The holdup is the same as the holdup has ever been, right? After Brown v. Board of Education, the National Guard had to come in…In some states in this country, if the Supreme Court hadn’t made a decision, we [women] wouldn’t be allowed to vote and slavery would still exist. That’s real. At a certain point, the Supreme Court’s job is to come and say, “Listen, we’ve given you [states] enough time to get it right.” Interracial marriage—the first time it went to the Supreme Court, it was 1952. By the time Loving v. Virginia was decided, it was 20 years later, and the Supreme Court gave the states as much time as they needed, but there will always be those stragglers who will never get it right. The Supreme Court has to come down and say, “Listen, you’re wrong. You’re wrong. Women are allowed to vote, slavery is wrong, get rid of the Confederate flag, and gay people can marry.” It’s all part of the same [thing] and…Mississippi and Texas, they’re not going to get in line.

What’s going to happen in the next 25 days is up in the air; how they’re going to circumvent this is still up in the air and we may be talking two to three weeks from now about how they figured it out. But ever since Windsor, conservatives, religious conservatives, right-wing organizations and states, have been planning the next move.

The argument they brought to the courts with Windsor was procreation, marriage is only between a man and a woman, what have you. Religious liberties wasn’t even an issue. Then they realized they were going to lose Windsor when the Windsor decision came out, and now they’ve been planning this new phase, if you will. It’s not shocking. A couple of months ago, the governor of Louisiana drafted a bill called the Marriage Conscience Act in preparation for today. They’ve been preparing, they’re digging their heels in, and we’ll see what happens. The visual I get is the whack-a-mole game…every time I think I’ve won and we hit the mole down, another [one]…pops up, and we’ve got to hit that. So, they’ll come up with something.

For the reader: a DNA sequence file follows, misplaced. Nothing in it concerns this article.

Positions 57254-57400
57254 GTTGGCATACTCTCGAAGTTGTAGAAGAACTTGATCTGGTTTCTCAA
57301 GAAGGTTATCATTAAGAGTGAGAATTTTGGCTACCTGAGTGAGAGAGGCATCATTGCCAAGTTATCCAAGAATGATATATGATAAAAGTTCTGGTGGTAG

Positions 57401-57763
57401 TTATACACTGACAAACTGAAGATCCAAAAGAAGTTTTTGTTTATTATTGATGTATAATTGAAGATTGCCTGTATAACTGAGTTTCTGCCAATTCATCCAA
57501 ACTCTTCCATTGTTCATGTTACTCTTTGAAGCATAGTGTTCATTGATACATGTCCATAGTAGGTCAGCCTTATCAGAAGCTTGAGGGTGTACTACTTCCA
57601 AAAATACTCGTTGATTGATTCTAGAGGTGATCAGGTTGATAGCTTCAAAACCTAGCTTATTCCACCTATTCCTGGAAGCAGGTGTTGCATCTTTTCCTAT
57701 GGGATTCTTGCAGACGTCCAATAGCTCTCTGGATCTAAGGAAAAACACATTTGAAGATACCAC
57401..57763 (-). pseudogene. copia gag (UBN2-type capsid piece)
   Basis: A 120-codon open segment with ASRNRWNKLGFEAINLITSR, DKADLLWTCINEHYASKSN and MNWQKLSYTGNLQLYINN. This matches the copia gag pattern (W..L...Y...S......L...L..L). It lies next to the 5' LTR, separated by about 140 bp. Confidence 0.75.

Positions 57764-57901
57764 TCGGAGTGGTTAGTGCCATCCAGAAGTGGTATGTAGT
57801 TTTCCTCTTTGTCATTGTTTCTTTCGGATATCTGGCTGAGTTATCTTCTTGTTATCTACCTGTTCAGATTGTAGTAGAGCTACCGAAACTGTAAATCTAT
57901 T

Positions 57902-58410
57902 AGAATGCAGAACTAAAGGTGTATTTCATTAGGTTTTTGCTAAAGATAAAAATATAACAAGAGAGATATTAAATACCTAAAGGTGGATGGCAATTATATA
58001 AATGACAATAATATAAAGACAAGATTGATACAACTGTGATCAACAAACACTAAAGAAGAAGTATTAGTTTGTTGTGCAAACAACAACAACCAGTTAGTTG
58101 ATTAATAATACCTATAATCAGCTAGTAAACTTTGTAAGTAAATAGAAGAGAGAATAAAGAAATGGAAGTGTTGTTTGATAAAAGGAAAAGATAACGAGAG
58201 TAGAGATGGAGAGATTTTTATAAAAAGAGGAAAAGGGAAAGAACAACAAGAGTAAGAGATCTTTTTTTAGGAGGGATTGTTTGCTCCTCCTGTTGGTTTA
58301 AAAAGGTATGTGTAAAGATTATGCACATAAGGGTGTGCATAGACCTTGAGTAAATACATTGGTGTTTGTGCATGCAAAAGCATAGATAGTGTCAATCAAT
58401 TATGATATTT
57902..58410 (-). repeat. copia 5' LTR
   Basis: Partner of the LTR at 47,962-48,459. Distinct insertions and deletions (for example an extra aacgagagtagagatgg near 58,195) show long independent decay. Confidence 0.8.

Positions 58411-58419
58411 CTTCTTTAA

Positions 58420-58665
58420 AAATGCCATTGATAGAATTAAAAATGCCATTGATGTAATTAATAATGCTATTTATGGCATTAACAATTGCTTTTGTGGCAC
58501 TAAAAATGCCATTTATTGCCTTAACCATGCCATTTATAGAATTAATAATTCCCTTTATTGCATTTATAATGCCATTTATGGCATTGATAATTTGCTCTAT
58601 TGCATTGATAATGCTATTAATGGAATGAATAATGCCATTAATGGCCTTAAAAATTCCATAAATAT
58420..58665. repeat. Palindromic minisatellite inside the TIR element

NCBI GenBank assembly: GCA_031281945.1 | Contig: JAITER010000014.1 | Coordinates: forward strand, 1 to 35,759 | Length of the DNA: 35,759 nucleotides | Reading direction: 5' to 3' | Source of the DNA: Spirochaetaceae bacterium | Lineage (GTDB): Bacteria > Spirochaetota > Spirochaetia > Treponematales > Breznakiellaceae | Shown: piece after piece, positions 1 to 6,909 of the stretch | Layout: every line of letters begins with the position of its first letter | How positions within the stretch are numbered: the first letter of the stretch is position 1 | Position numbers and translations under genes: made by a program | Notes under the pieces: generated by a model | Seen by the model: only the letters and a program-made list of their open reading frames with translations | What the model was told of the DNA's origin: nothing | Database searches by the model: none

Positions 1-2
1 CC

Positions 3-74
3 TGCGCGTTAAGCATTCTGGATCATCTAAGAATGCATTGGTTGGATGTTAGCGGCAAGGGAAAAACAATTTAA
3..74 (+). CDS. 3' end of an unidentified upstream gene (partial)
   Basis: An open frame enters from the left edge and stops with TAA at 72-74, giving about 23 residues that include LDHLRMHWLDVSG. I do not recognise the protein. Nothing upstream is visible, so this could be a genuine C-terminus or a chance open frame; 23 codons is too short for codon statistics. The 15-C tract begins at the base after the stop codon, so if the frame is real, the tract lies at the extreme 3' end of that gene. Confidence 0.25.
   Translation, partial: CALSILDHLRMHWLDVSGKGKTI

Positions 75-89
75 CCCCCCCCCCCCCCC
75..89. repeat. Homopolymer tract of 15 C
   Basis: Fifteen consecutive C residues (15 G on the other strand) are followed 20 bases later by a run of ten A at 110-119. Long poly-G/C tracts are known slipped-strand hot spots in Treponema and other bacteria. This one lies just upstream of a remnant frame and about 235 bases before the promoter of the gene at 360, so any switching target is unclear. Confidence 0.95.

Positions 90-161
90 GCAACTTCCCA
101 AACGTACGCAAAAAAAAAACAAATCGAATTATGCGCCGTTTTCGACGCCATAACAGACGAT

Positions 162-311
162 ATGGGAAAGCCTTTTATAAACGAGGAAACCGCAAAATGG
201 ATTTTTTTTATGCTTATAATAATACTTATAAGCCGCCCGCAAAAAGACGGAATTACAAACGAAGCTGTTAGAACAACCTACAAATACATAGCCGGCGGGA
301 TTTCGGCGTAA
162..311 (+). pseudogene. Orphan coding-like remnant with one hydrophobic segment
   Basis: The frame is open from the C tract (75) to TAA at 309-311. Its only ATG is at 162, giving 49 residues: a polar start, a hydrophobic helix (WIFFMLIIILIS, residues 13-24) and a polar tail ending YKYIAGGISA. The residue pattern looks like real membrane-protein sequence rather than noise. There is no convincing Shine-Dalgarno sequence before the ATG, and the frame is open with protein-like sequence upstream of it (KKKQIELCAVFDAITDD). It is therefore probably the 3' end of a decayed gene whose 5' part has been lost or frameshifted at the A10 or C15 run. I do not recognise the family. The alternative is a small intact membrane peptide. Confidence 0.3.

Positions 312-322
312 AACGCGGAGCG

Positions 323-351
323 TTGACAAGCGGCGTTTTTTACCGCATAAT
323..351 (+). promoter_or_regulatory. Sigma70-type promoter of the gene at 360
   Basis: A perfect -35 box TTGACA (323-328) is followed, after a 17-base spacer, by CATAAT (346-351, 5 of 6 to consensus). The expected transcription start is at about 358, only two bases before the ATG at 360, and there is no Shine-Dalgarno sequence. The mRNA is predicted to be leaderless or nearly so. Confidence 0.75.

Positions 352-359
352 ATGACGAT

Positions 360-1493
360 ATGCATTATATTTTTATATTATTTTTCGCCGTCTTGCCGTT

We’re already seeing some Republican presidential candidates saying they’re running on religious freedom or somesuch. 

And [the ruling] is eviscerating our liberties First Amendement rights.

And some elected officials, as you already mentioned, are already figuring out loopholes to avoid giving people marriage licenses. You kind of already touched on this, but do you expect for tons of legal cases to come out?

Absolutely, absolutely. …[T]his is the next 30 years of litigation—the next 30 years of litigation not just of [old] cases. On Friday, I was granted a 14th Amendment right in the Constitution. The Supreme Court gave me a Constitutional right to something. For hundreds of years, religious people have had a First Amendment right to something, to religious freedoms [and] liberties and beliefs. The next wave of 30 years of litigation is going to be my 14th Amendment right to live in a society as everyone else does and to have the same benefits and privileges as anyone else does versus an archbishop’s right to their First Amendment right. When does my 14th Amendment right begin and end and when does his or her First Amendment begin and end. That’s never been decided by a court ever; it’s unprecedented…This is going back to the Supreme Court.

What a lot of us are concerned about is…if a Jeb Bush wins, the next President could elect three to four new justices…The next president that gets to elect the next round of judges, will singlehandedly decide women’s issues, race issues, voting issues, abortion issues and gay issues.

If this is the next 30 years of litigation with it going back to the Supreme Court to decide between religious and marriage issues, when do you think that will parse out?